Sony prepares consumers for pricey NGP

The Sony NGP is out later this year - but will it cost an arm and a leg?
The Sony NGP is out later this year - but will it cost an arm and a leg?

Sony is readying the launch of the successor to the PSP later this year, currently known as the Sony NGP, with Sony boss Jack Tretton already preparing consumers for what may well be a high launch price point.

The Sony NGP and Nintendo 3DS are clearly going to be big talking points of this year's forthcoming E3 trade event in Los Angeles, with Sony's top US brass already readying gamers for a potential shock with the initial NGP pricing strategy.

What makes a games platform?

While many in the games industry are privately hoping that Sony doesn't make the same mistakes that it made with the PlayStation 3 launch – almost pricing itself out of the market – Sony Computer Entertainment America boss Jack Tretton has said this week that he doesn't "think price makes or kills a platform."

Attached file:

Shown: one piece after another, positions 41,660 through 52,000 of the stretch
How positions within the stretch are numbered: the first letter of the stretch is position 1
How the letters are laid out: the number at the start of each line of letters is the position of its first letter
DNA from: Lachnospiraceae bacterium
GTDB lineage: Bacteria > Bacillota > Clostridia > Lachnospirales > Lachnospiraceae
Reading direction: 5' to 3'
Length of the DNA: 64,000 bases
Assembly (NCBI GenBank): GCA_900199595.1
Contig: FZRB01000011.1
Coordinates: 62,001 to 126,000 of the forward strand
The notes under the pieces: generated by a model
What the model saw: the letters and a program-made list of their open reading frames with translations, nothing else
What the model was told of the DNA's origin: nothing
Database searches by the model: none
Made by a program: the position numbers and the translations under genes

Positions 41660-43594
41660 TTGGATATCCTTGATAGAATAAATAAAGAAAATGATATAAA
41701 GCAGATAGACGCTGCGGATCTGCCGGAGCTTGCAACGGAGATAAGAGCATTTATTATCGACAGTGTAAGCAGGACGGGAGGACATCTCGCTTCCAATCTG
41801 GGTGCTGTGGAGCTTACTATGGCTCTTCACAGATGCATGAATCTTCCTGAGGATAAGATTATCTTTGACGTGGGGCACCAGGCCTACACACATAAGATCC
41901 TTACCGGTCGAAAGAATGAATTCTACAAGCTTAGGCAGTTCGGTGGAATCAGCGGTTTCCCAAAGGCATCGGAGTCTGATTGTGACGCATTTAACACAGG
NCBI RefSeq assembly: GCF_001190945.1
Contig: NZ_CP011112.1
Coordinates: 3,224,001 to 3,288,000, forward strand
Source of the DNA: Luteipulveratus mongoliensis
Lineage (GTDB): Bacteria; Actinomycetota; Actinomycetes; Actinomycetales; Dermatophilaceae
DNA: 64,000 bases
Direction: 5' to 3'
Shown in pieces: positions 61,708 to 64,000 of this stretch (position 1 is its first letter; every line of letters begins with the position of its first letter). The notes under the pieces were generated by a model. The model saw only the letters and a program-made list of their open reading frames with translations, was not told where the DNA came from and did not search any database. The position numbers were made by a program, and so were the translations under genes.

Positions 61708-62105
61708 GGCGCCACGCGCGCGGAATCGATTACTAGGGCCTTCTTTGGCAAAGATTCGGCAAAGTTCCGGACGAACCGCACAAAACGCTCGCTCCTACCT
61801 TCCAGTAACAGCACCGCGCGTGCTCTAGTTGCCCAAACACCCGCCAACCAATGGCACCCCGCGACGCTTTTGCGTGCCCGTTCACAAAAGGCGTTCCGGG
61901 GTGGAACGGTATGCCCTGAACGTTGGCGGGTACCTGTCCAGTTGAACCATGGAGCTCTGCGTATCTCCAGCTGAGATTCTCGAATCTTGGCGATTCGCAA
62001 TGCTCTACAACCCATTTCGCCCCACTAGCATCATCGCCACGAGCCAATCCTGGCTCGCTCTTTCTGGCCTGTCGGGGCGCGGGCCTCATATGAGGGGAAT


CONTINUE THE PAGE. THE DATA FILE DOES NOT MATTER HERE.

Sony first unveiled the new NGP console back in January, when Sony president Kaz Hirai said it would be priced at a level which would be "well-received by consumers."

Yet this month, Tretton told an interviewer that consumers are now "used to spending hundreds of dollars" on portable devices, citing Apple's iPhone and iPod touch as evidence that this was the case.

"I think when you're buying a platform, when you're buying technology, you're hopefully buying a device that you're going to enjoy for many, many years," said the PlayStation boss, adding that "the amount of money you spend on the hardware is a relatively small percentage of the total investment."

Tretton continued: "Something that's lousy, that's very inexpensive, is not going to be successful, and something that's pricey will ultimately find its audience if there's enough value there."

In the murky world of consumer technology marketing, this talk is generally referred to as 'managing expectations'.

Whereas on videogame forums worldwide, it is generally referred to in words that are not really acceptable for a family audience…

Via Fast Company

Adam Hartley